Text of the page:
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14 replies to this topic
Posted 11 January 2007 - 04:44 PM
Does anyone know of an easy way to polish the edge of a bait lip to eliminate the fine marks left from cutting and sanding polycarbonate (when making a lip for a bait)?
If I recall, Lapala once describe rubbing the edges on a piece of carpeting until the sides were as clear as the flat portions of the lip. I know commercial outfits do it, but I don't know how its done.
Cloth buffing wheel?
Posted 11 January 2007 - 05:09 PM
This appears to be auto compound. Me thinks a bit on a buffing wheel make take care of your needs. Got it From LB 101.
Doesn't work on SS,
Everybody is troubled by it. You built a beautiful crankbait, but the lexan lip is very dull and scratched. Not a pretty sight indeed. And since we are all perfectionist, we can't stand it.
Here is the solution. Simply polish the lip with a little commandant and it will be clear and shiny. The scratches are gone. Be carefull though. Don't polish the crankbait itself. You could damage the paint. Commandant is used on cars to polish away little scratches in the paint.
Posted 11 January 2007 - 06:17 PM
The simple solution, without using any aditives is to fine sand the poly, and rub it very hard on the carpet for example. Rubbing it on artificial fibers gives a better effect.
Posted 11 January 2007 - 07:04 PM
You can use Brasso to clean scratches off plastic lenses used on watch faces.
Posted 11 January 2007 - 07:23 PM
I use dremel with a felt wheel plus plastic polishing wax, never said anything about carpet LOL Sanding with fine grit 300 and then use a "flame thrower" on the sanded part works too.
Posted 11 January 2007 - 08:23 PM
Really?! What about glass faces?
Posted 11 January 2007 - 08:49 PM
I have also used Weldon 4 (acrylic glue) is aka: methylene chloride on a Q-tip to polish edges of Lexan Bills. It evaporates extremely fast, and the fumes are bad so use in well ventilated area. It really clarifies the edge, and will remove the sharp edges.
Posted 11 January 2007 - 11:37 PM
Funny you should talk about that....I just bought some stuff on ebay called Koala Lexan cleaner/polish. I haven't got it yet but will let you know how it works. I have the Novus1, 2 and 3 plastic/lexan polish and it doesn't work very well..... The commandant 4 I've heard is great, but try and get it....it is dutch made and you can't get it in the states.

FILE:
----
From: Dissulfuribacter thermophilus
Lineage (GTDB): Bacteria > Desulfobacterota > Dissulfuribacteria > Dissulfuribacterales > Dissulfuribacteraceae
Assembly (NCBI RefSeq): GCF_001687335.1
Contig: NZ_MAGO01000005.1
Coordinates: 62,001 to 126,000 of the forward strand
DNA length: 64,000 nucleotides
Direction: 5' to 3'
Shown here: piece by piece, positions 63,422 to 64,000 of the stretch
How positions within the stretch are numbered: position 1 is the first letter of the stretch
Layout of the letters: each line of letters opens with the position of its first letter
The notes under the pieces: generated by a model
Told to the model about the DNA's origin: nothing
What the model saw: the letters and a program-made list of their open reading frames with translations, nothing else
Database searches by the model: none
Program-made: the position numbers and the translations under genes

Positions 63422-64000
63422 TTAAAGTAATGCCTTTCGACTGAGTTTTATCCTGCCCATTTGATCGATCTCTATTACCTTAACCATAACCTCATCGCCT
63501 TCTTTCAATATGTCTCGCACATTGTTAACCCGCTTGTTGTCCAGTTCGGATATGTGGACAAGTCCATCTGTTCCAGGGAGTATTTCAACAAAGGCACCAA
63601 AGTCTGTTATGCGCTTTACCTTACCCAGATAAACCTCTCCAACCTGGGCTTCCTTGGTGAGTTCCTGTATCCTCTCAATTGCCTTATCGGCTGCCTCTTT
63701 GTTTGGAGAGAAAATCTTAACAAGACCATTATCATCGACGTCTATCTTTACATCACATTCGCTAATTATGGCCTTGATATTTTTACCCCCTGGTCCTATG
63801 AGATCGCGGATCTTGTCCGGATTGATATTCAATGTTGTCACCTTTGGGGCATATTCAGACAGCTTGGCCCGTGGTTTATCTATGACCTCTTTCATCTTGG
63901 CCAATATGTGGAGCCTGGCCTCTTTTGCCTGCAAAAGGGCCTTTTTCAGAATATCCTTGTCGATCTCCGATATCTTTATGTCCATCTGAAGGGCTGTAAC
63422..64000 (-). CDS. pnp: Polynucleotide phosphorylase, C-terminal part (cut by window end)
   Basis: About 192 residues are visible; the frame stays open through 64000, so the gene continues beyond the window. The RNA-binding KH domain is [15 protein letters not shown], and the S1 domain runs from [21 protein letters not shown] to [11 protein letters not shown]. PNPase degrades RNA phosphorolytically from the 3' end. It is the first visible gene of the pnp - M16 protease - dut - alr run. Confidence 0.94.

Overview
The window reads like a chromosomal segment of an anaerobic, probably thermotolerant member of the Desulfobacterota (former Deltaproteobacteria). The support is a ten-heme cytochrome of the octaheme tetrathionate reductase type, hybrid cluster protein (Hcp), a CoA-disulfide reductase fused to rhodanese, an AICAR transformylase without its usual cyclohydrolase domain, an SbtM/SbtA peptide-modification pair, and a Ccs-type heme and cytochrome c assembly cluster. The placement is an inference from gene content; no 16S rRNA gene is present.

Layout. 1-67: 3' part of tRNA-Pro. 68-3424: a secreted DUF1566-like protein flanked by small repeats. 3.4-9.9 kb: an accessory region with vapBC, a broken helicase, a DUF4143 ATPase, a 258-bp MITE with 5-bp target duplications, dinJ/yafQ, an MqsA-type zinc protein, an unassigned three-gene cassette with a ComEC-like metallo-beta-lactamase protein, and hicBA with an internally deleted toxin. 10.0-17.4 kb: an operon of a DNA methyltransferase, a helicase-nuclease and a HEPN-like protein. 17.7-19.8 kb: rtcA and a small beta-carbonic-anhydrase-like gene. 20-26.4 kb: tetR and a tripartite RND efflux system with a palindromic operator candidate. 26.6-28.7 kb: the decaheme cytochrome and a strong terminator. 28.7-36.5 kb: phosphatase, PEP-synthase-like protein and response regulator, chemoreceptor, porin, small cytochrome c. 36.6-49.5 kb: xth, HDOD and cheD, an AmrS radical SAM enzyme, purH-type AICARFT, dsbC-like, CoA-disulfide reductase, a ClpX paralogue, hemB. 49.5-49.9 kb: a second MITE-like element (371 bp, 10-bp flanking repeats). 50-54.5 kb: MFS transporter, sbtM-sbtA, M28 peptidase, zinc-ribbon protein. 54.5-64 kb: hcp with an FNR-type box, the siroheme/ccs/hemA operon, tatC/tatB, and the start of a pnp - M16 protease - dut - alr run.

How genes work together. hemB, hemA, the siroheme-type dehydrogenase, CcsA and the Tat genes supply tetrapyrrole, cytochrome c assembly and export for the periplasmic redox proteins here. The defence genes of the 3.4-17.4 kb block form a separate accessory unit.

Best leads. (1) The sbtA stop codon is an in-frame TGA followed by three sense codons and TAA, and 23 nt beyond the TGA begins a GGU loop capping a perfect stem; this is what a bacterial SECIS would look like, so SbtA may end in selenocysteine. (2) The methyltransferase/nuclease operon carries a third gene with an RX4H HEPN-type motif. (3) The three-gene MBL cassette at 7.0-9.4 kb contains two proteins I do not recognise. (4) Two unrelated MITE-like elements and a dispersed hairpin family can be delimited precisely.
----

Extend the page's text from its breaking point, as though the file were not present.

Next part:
Posted 12 January 2007 - 08:52 AM
As usual the guys at TU have the answers and are more than willing to help each other.
Got to love that!
Posted 12 January 2007 - 09:39 AM
I know that the guys that build the acrylic computer cases use a small torch and quickly run it over the edges. It is a practiced art not to hold it in one spot too long. I don't know it it would work on something as small as a lip though. I'll have to give it a try.
Posted 12 January 2007 - 10:48 PM
Not sure about the glass watch faces. Never used it on any but plastic.
Posted 13 January 2007 - 07:22 AM
And I know you'll give each one of them a shot and report your findings, here.
Posted 16 January 2007 - 04:00 AM
There is a little rectangle foam block women file and polish fingernails with. It has four colors one each side and the sanding coursness starts at about 800 and the fouth is about 2000 grit. Awesome little gadget to use on epoxy boo boos as well. Cost about a buck!!!! My wife still can't find hers.
Posted 17 January 2007 - 01:29 PM
I have smoothed off the edges of lexan lips using heat. I have a small hand-held butane torch. Camel1918 is correct, though, you must be super careful. If you hit one spot too long you might get a burn or a bubble. Hope this helps. Please let us know.
Posted 17 January 2007 - 09:00 PM
I tried allot of different things and what works best for me is sanding from 220 down to 800 then a quick touch with the buffing wheel on the dremle tool with some rouge they really shine nice